These scenarios aren't just about a survey on "evil megacorp or entitled citizen?" Both groups have plenty of self-interest. Society needs an equilibrium of those interests. It doesn't take a PhD to see a problem with the current equilibrium. One side winning IS the nightmare scenario. We can either fix the equilibrium because it's better policy, or we can fix it because eventually the pendulum swings too far and snaps back in the other direction. Rubio's proposal is not the "better policy" road.
« Last Edit: August 06, 2018, 05:56:53 PM by Hargrove »

Prairie Stash

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Re: Social Insecurity and New Parents
« Reply #67 on: August 07, 2018, 09:15:47 AM »
If I understand correctly, the Canadian system has no loss for the primary caregiver, and the American proposal does.
The American system is starting out where ours was many years ago. The system has evolved, it didn't start with all the bells and whistles. The largest hurdle is getting started, achieving perfection from the start is impossible. I think its better then the current mess you have, if you follow Canada it will also get better with time.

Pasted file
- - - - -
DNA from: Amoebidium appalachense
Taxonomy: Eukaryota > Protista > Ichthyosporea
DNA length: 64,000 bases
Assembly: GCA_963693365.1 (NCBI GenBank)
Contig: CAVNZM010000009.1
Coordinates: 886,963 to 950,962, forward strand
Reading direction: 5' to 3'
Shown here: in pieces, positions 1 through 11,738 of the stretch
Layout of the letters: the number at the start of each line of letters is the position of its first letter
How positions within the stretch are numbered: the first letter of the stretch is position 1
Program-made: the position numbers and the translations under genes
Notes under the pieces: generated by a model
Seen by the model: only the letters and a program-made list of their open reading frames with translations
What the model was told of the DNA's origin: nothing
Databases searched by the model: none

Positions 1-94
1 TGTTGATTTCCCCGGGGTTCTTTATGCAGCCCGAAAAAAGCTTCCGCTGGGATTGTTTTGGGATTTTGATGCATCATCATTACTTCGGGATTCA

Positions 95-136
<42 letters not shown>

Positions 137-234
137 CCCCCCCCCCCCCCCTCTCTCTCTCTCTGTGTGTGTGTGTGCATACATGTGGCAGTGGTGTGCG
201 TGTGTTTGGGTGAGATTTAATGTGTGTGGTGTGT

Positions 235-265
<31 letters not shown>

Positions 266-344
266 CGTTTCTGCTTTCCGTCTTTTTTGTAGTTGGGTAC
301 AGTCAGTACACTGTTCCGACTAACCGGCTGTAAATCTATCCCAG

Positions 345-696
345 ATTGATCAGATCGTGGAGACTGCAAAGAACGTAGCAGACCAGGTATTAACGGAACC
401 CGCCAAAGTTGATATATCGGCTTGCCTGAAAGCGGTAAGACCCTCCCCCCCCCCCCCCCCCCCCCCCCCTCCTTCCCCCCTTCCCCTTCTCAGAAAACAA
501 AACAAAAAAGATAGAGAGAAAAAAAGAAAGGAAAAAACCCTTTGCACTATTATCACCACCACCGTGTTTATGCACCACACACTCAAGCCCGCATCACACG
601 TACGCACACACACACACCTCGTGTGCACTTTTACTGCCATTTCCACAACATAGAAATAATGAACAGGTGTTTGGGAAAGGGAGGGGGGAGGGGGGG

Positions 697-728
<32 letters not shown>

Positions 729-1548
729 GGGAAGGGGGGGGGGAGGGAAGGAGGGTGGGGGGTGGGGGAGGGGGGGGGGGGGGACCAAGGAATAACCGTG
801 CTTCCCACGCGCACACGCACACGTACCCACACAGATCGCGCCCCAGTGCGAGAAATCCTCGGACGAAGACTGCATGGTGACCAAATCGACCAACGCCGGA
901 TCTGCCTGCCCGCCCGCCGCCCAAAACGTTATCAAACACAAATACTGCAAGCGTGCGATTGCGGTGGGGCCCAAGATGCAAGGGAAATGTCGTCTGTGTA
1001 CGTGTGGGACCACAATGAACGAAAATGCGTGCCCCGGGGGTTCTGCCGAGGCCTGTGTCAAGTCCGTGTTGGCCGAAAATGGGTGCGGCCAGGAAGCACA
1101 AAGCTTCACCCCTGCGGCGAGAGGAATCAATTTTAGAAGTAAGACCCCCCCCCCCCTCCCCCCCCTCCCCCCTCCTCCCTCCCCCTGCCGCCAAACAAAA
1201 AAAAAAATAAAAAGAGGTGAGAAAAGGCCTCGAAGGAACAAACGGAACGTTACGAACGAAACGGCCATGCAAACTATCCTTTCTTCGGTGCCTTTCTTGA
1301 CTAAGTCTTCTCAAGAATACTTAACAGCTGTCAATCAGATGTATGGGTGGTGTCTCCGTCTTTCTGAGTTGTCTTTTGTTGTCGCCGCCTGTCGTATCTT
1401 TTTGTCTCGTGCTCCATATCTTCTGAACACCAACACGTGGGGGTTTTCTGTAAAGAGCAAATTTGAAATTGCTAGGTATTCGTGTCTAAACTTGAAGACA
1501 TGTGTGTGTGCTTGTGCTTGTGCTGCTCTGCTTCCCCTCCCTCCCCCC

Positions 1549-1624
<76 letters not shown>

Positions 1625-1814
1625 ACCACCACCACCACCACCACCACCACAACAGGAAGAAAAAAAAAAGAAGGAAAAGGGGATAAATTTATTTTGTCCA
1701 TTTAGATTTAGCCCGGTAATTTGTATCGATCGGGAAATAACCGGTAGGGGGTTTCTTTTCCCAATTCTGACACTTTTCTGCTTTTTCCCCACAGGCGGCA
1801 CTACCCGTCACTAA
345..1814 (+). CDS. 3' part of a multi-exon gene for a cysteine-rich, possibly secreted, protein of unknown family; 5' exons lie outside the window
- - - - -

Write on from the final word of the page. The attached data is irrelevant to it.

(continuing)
I get what you're saying. You may be right. But I'm less confident about incremental improvement. Incremental improvement sometimes cements weird or terrible decisions long-term, or just gets reversed every 4-8 years. Healthcare here is for rich people, and the incremental improvement got a hatchet job instead of continued improvement. Now rates and access to care are back to awful, and there's even less political will to do anything about it.
Valid concerns, in the real world the powers that be don't always adopt the best policies. I sometimes forget that myself, I still like to believe the world is led by rational people, sadly, thats hardly true.

Thats not to say that the USA might not take a different and better tact; something else Canada could import. With regards to healthcare, I like reading the American debates on it. On our side of the border, we use the evil USA system as a reason to keep our healthcare public; on your side our system is vilified. HIts a great set of opposing viewpoints.

The biggest obstacle Canada faced when Medicare was adopted provincially in the 60's was from the medical profession. They spent more on opposing it then the politicians did on their entire campaign to get elected. The reason; they feared they wouldn't earn as much as their American counterparts, the reining in of costs had to be stopped! Ultimately the propaganda failed and eventually Canada had Healthcare for all.